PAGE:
[ExI] Biochemical Chauvanism (was Re: Zombie glutamate)
avant at sollegro.com
Mon Feb 23 05:47:31 UTC 2015
Quoting extropy-chat-request at lists.extropy.org:
Quoting John Clark:
> Date: Sat, 21 Feb 2015 22:05:30 -0500
> From: John Clark <johnkclark at gmail.com>
> To: ExI chat list <extropy-chat at lists.extropy.org>
> Subject: Re: [ExI] Zombie glutamate
> <CAJPayv33boeLqOdt9Ymycc+qzqqg8Tavpfuadsipd9dt4a3r5w at mail.gmail.com>
> Content-Type: text/plain; charset="utf-8"
> The shape is all important in biology but if its function is translated
> into another medium such as electronics then the shape of the original
> molecule is utterly irrelevant and the only important thing is the bit of
> information it carries.
There are several problems with your top down approach to simulation:
First, to use your own analogy, you keep looking for the message in
the bottle but there is none. The bottle itself is the message, and
the recipient interprets the message however they will. Similarly the
purpose of a molecule is not magically stamped onto it somewhere like
some message to be read.
Now don't get me wrong, there are a whole lot of bits of information
in every molecule but that is the literal intrinsic information of its
existence. Like the quantum mechanical wavefunction that determines
the molecules' location, shape, charge distribution, chemical
concentration, etc. But there is no "bit of information" that it
carries that maps to its function in an organism. Furthermore a given
molecule often serves different purposes in different cells in the
same organism. In other words that abstract functional information you
want is entirely context dependent and is therefore a property of the
system that the molecule is a part of and not of the molecule itself.
The only information intrinsic to the molecule itself is its quantum
mechanical shape and its location in space-time relative to other
Form + Context -> Function
To use your bottle analogy, when Alice made the bottle, she used to as
a container in which to give a tasty beverage to Bob. When Bob threw
the bottle into the ocean he was using it as a floatation device to
see which way the current was flowing. And when Carrol found the
bottle on the beach, she put flowers in it and used it as a vase. The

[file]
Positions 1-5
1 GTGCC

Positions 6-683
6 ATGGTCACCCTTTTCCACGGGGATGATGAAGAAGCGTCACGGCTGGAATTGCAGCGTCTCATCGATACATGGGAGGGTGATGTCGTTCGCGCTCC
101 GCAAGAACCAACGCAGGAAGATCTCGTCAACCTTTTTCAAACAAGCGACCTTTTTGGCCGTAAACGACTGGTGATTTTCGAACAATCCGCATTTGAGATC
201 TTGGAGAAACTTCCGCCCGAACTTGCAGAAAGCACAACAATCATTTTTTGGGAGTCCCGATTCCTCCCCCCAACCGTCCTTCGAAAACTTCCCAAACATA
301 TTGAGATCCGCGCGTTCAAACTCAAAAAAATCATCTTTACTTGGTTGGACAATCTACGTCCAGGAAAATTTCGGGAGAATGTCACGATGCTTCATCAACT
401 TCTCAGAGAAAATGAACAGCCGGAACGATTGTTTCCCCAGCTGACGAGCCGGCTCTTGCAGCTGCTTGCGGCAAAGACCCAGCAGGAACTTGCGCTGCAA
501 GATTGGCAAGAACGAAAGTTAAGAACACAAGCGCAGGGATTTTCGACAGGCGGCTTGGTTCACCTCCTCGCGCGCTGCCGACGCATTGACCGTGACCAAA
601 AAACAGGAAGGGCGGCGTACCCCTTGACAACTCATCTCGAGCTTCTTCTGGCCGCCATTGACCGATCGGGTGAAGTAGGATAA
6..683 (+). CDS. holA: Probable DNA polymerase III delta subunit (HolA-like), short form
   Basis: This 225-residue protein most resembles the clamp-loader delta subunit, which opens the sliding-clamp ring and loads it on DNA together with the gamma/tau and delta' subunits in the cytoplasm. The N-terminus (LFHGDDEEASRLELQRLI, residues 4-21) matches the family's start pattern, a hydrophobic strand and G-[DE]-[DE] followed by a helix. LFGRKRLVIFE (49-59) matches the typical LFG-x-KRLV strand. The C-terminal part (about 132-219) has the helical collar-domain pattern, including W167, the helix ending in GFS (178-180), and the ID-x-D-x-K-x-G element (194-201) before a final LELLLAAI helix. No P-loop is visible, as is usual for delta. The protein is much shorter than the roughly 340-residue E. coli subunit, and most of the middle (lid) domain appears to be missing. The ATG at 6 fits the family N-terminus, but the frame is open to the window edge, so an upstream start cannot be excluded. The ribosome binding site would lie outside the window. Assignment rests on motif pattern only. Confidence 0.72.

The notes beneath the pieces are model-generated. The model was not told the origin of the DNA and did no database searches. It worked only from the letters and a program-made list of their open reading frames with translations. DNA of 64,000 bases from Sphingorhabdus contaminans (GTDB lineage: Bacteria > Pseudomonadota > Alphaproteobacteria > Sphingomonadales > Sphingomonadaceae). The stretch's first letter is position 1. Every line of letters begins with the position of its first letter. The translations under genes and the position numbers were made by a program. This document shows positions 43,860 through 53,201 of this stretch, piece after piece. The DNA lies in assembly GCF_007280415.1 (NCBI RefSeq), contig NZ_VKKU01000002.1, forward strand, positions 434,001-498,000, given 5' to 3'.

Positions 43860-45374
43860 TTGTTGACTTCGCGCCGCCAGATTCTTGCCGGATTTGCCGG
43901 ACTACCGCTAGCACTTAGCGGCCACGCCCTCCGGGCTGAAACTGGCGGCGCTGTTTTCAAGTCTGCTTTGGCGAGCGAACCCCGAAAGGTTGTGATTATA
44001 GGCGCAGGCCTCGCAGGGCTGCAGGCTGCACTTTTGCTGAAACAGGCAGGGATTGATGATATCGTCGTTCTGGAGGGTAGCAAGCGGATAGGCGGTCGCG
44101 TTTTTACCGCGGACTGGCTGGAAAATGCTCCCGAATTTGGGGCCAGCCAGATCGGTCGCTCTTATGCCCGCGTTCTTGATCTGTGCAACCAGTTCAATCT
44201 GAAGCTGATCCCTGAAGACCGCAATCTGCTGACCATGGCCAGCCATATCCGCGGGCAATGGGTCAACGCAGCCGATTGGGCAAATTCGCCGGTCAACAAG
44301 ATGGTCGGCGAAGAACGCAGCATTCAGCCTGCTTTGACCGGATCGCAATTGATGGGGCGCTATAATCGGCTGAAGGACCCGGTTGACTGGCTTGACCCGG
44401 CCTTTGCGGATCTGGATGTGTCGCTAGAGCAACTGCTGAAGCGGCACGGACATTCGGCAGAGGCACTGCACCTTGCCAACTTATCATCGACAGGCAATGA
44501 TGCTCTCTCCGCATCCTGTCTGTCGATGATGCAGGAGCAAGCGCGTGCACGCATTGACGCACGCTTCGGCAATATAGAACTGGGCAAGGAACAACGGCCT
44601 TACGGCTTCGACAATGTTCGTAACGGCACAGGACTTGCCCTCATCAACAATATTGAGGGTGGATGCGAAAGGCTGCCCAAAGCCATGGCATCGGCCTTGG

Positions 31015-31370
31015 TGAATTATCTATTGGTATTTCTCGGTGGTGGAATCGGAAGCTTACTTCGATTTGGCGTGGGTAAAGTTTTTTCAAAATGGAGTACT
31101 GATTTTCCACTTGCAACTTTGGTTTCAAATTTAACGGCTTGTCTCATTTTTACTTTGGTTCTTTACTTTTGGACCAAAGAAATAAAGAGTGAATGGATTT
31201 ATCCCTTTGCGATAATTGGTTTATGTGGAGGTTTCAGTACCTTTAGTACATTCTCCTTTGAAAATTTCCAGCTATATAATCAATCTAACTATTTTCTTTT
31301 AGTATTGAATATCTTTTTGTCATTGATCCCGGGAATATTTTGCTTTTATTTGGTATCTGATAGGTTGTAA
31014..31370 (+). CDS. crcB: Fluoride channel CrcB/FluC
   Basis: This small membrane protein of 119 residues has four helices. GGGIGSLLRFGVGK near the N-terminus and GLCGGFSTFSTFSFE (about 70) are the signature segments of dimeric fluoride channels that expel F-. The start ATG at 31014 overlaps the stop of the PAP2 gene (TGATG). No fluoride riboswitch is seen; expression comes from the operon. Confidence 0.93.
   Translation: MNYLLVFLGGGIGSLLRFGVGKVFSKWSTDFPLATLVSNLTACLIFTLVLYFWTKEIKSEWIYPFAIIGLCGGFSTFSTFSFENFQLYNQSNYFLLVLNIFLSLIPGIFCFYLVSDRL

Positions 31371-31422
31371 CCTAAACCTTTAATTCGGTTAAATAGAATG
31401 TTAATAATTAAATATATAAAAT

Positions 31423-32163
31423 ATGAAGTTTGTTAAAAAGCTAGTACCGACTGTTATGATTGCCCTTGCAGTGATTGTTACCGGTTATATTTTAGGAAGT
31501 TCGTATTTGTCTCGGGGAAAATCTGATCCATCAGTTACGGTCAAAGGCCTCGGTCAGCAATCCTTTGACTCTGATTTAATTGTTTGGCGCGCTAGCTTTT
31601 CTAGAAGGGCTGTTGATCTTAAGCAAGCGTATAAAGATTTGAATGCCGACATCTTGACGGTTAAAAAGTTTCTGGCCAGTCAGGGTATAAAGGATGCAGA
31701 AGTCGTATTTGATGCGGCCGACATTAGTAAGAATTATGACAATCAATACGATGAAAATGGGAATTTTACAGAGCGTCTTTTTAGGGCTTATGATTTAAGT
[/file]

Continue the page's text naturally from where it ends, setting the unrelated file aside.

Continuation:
only sense in which the bottle is a "message" is if there was some
sort of prearranged agreement between the three actors as to what the
bottle "means". Yet it is entirely possible that a system
spontaneously arises wherein Alice, Bob, and Carol repeatedly do
exactly what I described to the benefit of all three, without any
agreement at all. In that situation, what is the message of the
bottle? What is its function?
> Oh no are we really going back to the Beckenstein bound, something that
> virtually no biologist thinks is of the slightest importance? Very well if
> you want to play that silly game, my iMac has a larger surface area
> than your brain brain therefore according to Beckenstein it contains more
> information than more information than your brain. QED
> Yes it's a silly game but you're the one who wanted to play.
Oh come now, debate tricks like red herrings are beneath this
discussion. I repeatedly stated that the Beckenstein bound is an
*upper limit* to the amount of quantum mechanical information that a
molecule, brain, or other system could possibly contain. Yes most
biologists would not think it was important. So what? I am not most
biologists. And yes by virtue of its larger size, it is theoretically
possible within the laws of physics for your iMac to someday to
contain more information than a human brain. Lets just hope we as a
species survive long enough for that to happen.
>>> All schematics are, by necessity, simplifications of the real deal.
> Yes, a good simplification gets rid of pointless wheels within wheels and
> gets to the essentials.
Essentials? I thought you didn't believe in immaterial essences? By
general relativity, epicycles are a perfectly valid description of the
solar system because all reference frames are valid. The math is a lot
more complicated when you make earth the center of the solar system
instead of the sun but the math still works out perfectly fine. There